Brought to you by an Independent Policy-Issuing Agent of First American Title™
When it comes to your business, smooth transactions and happy homebuyers are your primary goals. At First American, they're ours too. And with TILA-RESPA Integrated Disclosure (TRID) regulations now in effect, you'll want to make sure your transactions — and your business — continue to run smoothly.
That's why First American has dedicated tremendous resources in coordination with lenders nationwide to adapt our technologies, processes and procedures to new TRID forms and regulations, helping us continue to provide seamless service to our residential customers — and helping your customers truly "know before they owe."
When you work with First American, you'll have the peace of mind of knowing your transaction — and your customers — are in capable, well-informed hands.
History and Background
Every home has a history; so does every home-buying regulation. Learn how the TILA-RESPA Integrated Disclosure rule came about — and what it means to your business.
New TRID regulations mean new processes and forms for residential mortgage transactions. Keep your transactions smooth and timely by using settlement service providers that are prepared for these changes.
Looking to Determine TRID Timelines?
First American Title's online Closing/Consummation Date Timing Calculator will calculate your earliest consummation date based on delivery type (mail, personal or electronic).Launch the Closing Date Calculator
The New Forms
TRID implementation requires two new forms. The Loan Estimate and the Closing Disclosure are two standardized documents the Consumer Financial Protection Bureau requires lenders to provide to mortgage applicants. Explore the new forms, along with delivery and timing requirements, at First American's Ownership Information Center.Learn More
The Loan Estimate
The Loan Estimate is a new disclosure required by the CFPB. Lenders are required to furnish the Loan Estimate to mortgage applicants within three days of application. Find out more about this form.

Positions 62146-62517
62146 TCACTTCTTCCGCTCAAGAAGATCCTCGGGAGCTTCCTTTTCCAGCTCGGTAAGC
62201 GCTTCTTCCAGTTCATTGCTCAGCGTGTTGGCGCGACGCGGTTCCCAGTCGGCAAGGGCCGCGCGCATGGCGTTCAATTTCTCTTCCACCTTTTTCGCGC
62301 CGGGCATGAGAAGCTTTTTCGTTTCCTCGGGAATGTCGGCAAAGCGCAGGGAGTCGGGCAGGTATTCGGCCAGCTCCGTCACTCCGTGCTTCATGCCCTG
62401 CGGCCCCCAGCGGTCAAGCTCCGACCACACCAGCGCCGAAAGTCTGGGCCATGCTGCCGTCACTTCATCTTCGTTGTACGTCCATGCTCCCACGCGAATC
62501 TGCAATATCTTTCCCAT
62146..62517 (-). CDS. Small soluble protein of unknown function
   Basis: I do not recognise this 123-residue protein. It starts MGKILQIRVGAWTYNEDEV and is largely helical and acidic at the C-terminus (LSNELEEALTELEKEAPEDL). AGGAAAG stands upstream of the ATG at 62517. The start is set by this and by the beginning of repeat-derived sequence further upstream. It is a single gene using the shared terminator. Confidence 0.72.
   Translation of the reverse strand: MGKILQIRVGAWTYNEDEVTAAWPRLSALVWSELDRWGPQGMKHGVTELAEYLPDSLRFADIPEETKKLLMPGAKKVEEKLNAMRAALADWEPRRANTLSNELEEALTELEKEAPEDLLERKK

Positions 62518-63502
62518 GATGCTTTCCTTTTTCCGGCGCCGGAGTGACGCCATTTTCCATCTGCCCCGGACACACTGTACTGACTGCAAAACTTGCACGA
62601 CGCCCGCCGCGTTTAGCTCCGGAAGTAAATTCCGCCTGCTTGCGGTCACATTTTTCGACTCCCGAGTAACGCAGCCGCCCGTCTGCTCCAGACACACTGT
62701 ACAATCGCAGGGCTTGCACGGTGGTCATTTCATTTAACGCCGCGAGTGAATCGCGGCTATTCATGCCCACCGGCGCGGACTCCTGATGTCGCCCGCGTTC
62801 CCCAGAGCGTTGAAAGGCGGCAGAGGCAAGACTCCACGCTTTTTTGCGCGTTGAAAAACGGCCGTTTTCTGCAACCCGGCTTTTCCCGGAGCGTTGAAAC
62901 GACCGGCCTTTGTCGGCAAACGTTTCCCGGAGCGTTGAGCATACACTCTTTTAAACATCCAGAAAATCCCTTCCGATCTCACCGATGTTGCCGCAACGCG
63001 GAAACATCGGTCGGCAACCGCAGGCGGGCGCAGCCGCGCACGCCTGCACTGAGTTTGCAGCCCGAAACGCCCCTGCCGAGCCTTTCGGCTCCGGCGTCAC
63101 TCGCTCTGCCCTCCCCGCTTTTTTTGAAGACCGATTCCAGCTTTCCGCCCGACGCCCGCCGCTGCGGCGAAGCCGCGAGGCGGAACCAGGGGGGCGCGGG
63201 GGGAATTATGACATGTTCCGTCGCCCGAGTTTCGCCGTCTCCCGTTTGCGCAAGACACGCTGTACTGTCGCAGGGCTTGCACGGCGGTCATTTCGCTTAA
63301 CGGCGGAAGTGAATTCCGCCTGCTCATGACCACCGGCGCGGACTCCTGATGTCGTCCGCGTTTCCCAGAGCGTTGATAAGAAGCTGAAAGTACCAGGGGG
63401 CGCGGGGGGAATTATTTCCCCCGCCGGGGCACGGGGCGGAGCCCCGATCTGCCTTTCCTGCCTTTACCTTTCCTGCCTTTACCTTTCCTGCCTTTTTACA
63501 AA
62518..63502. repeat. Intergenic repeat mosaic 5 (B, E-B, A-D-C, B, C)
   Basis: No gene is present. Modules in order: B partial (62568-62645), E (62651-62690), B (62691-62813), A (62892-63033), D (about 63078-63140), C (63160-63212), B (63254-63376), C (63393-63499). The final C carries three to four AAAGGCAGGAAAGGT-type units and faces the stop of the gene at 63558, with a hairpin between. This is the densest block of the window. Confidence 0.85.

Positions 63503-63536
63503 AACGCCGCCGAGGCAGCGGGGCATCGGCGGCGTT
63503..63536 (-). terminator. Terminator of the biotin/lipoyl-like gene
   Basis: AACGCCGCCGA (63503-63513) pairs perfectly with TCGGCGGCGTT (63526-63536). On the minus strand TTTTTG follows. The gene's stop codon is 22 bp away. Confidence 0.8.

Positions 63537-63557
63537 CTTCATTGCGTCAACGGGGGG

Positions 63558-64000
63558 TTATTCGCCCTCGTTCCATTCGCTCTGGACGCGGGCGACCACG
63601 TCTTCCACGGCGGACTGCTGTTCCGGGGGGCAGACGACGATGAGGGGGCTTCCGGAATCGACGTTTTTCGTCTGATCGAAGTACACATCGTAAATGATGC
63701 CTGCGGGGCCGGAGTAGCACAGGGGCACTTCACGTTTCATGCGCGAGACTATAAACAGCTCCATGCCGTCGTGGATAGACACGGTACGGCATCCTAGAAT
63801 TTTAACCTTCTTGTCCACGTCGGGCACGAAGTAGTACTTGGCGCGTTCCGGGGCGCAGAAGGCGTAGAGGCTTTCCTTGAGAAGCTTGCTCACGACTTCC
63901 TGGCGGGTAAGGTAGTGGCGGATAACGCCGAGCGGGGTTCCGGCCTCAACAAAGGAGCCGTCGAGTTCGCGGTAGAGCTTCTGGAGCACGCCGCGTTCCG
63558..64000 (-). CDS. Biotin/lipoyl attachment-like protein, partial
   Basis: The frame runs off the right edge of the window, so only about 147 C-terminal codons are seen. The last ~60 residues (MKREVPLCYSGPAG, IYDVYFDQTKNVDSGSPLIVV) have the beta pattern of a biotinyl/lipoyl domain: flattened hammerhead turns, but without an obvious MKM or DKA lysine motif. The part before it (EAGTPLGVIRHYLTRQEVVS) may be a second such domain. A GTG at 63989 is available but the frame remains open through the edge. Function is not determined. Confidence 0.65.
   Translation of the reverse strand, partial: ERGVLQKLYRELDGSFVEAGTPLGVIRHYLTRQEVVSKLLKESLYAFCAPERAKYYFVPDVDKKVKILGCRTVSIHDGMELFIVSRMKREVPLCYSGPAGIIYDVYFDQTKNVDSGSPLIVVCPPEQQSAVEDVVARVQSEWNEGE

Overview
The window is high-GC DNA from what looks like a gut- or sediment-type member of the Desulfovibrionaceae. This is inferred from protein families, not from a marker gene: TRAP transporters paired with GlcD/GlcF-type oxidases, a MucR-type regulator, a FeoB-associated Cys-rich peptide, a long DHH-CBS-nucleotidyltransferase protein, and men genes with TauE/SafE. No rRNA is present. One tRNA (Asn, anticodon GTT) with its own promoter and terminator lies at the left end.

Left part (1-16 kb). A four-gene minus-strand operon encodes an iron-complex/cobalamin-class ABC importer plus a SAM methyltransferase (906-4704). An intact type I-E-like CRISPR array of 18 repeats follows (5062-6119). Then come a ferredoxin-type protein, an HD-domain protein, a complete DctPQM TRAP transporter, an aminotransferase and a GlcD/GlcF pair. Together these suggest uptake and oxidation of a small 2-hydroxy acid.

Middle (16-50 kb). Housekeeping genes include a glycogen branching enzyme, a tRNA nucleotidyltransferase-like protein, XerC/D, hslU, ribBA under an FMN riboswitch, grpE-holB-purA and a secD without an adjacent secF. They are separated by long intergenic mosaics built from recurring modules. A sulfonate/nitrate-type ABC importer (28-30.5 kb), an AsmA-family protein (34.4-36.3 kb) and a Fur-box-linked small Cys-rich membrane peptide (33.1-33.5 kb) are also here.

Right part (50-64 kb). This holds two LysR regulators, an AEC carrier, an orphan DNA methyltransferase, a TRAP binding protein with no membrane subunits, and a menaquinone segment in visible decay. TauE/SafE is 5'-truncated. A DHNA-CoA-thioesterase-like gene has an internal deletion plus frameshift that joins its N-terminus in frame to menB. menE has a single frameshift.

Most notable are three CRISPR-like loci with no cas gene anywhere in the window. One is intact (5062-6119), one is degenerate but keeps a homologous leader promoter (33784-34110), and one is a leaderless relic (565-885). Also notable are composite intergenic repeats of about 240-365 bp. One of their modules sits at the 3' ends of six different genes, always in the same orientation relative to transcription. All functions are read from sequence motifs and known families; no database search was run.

The CFPB requires the new Closing Disclosure in most mortgage transactions. The new disclosure replaces the HUD-1 Settlement Statement and the final Truth in Lending (TIL) disclosure. Find out more about this form.
What is the Consumer Financial Protection Bureau (CFPB)?
The CFPB is an independent bureau within the Federal Reserve System, created by Dodd-Frank Wall Street Reform and Consumer Protection Act. Find out more about the CFPB — and how it works to protect your customers.
Are your transactions impacted by TRID regulations? That depends on the type of mortgage involved. Find out which transactions are subject to TRID requirements.
The Closing Disclosure: Two Workflows
Wondering how the new Closing Disclosure will be prepared and delivered? Two different workflows may be involved. Find out more.
The Closing Disclosure: Timing and Delivery
With new TRID regulations, timing is everything. Find out more about the required timing and delivery of the Closing Disclosure — and what issues could trigger a delay in closing your transaction.
The Closing Disclosure: Tolerance and Tolerance Cures
You're likely familiar with the concepts of tolerances, tolerance violations and tolerance cures. Here's how tolerance levels and violations will be referenced, determined and cured within the new forms.